APA physiotherapists are highly sought-after experts in their field—providing commentary and advice on everything from musculoskeletal health, sports injuries and chronic pain to occupational health and safety, child growth and development, pelvic health and chronic disease.
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The festive season is over, and with the end of the holidays many Australians will be returning to sitting at a desk for extended periods of time, which research has shown to have a serious impact on well-being. The Australian Physiotherapy Association (APA) is urging employees and employers alike to ensure their health - and the health of their staff - isn’t compromised in the post-Christmas return to the office.
A new study reveals that tradies are almost twice as likely to take care of their tools than their health despite having one of the highest injury rates of any occupation. The Empirica Research commissioned by the Australian Physiotherapy Association (APA) was released on Wednesday to mark the launch of Tradies National Health Month.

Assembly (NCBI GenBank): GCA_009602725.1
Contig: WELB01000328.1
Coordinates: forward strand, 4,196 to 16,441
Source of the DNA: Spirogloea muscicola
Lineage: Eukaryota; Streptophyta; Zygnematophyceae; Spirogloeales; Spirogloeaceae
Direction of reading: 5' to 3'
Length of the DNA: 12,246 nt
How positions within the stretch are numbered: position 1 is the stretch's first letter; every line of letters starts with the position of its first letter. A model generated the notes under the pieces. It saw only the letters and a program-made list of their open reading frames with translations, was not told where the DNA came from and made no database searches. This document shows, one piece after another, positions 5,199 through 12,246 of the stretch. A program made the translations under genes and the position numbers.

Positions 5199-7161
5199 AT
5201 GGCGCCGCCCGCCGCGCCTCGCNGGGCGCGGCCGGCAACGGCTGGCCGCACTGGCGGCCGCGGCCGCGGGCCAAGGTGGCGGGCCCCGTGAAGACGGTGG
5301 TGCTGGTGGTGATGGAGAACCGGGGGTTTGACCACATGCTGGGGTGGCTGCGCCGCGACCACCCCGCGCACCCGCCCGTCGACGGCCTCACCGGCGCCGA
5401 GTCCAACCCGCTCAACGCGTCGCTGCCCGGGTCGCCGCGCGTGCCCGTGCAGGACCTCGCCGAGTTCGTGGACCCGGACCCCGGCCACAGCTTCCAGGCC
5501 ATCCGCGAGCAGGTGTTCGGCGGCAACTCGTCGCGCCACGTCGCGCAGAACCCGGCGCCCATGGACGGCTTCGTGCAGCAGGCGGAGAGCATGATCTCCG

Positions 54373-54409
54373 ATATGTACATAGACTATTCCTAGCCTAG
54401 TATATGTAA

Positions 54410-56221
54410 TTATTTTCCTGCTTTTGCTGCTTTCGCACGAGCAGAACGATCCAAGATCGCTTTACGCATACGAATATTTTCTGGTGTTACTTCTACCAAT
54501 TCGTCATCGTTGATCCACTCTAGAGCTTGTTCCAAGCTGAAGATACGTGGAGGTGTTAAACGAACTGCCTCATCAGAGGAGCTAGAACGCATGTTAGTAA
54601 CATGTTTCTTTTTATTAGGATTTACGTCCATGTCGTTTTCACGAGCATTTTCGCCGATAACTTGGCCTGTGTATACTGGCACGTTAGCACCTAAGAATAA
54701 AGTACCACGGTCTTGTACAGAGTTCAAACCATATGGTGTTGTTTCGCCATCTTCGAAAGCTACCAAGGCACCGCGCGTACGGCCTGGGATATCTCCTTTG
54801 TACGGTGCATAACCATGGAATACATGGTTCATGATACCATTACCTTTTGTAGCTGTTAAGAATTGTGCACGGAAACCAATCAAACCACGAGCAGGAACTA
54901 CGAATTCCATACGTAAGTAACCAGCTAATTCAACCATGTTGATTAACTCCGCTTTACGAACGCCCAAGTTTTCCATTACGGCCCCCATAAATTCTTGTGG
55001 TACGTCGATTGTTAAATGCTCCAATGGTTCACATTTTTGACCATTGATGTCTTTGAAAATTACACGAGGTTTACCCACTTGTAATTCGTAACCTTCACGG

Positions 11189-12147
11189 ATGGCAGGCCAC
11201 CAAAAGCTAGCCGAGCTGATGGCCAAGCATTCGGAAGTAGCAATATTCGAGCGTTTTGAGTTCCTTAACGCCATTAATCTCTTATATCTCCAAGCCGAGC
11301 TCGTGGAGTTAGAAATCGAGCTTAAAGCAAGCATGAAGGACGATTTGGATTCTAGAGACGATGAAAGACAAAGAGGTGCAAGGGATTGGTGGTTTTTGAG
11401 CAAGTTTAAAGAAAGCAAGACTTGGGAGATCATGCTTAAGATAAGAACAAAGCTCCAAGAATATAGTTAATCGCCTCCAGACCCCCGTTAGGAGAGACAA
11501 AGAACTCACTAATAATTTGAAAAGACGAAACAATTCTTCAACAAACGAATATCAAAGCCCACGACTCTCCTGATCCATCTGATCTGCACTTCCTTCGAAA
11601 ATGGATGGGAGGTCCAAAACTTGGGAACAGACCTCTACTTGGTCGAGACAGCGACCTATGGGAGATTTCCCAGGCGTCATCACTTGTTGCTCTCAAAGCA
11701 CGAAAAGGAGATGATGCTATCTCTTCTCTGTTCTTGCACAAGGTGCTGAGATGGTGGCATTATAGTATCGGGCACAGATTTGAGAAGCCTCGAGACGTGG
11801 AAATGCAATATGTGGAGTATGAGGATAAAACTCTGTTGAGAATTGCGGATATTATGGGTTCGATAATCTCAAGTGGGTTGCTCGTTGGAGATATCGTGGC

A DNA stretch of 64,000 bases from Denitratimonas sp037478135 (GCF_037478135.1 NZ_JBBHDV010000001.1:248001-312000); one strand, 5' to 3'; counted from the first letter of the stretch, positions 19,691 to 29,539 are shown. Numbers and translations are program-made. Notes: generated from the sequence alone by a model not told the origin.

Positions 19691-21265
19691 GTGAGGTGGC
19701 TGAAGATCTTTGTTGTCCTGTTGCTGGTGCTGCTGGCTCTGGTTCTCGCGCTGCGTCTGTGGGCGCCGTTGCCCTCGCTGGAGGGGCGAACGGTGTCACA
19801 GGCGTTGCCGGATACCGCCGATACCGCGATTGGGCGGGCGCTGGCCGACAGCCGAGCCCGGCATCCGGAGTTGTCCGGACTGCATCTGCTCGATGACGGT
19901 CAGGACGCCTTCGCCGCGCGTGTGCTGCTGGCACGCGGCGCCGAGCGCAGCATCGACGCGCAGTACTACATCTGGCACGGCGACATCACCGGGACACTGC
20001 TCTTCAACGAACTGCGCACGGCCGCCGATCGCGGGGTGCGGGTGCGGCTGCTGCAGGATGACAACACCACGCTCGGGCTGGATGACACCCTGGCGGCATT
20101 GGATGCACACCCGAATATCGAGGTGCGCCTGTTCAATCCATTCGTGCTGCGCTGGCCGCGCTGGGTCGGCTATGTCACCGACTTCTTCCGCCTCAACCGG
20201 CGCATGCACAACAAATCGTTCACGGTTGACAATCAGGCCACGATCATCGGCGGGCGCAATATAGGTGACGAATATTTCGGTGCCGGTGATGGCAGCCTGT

New research suggests local tradies are more likely to take better care of their tools than their bodies. The findings have been released to coincide with Tradies National Health Month. The stats also show almost two-thirds (64 per cent) of Aussie tradies have been injured in their current job, with many failing to see a doctor.
It’s the first week of February – the danger zone where most of us will start wavering on our New Year’s resolutions, according to Australian Physiotherapy Association (APA) Sports Physiotherapist, Aidan Rich.